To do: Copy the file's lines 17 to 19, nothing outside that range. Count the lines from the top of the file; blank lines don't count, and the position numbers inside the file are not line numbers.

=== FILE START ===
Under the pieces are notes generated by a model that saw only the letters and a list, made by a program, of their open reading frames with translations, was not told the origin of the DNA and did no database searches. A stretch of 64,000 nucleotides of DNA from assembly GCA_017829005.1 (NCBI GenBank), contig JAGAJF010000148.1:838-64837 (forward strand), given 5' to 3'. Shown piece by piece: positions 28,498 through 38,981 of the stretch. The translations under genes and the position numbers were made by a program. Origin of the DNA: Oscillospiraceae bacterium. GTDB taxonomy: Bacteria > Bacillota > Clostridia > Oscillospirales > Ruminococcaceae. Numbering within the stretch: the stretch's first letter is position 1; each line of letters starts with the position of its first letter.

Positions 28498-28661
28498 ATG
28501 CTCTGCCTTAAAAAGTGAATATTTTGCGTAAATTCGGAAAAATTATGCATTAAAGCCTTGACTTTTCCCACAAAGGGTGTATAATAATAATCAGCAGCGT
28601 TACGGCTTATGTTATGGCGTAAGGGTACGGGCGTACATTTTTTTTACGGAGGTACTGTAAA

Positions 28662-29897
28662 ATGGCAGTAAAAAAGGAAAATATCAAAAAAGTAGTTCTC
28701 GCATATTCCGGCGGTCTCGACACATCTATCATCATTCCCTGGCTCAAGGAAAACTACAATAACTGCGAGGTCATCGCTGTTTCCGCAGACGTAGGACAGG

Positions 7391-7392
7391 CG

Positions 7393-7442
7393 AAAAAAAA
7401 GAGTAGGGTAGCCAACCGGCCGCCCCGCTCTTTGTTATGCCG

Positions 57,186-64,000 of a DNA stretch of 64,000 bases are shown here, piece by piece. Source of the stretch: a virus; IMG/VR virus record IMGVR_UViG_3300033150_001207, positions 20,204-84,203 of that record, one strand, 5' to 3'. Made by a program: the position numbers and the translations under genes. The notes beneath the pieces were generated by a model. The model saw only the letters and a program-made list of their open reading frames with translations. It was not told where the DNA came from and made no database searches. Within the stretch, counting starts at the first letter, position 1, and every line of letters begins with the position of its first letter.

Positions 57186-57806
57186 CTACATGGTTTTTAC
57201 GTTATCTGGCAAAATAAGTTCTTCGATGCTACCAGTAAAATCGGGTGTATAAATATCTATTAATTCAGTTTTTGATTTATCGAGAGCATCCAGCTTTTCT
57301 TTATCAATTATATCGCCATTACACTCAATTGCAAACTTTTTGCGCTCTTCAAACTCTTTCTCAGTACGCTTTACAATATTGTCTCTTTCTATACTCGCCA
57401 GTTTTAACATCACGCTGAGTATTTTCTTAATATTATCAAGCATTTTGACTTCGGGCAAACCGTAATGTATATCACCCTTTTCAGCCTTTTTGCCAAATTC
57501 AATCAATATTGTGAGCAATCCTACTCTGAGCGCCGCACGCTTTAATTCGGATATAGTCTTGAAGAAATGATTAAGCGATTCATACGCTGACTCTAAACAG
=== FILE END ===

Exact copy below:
57201 GTTATCTGGCAAAATAAGTTCTTCGATGCTACCAGTAAAATCGGGTGTATAAATATCTATTAATTCAGTTTTTGATTTATCGAGAGCATCCAGCTTTTCT
57301 TTATCAATTATATCGCCATTACACTCAATTGCAAACTTTTTGCGCTCTTCAAACTCTTTCTCAGTACGCTTTACAATATTGTCTCTTTCTATACTCGCCA
57401 GTTTTAACATCACGCTGAGTATTTTCTTAATATTATCAAGCATTTTGACTTCGGGCAAACCGTAATGTATATCACCCTTTTCAGCCTTTTTGCCAAATTC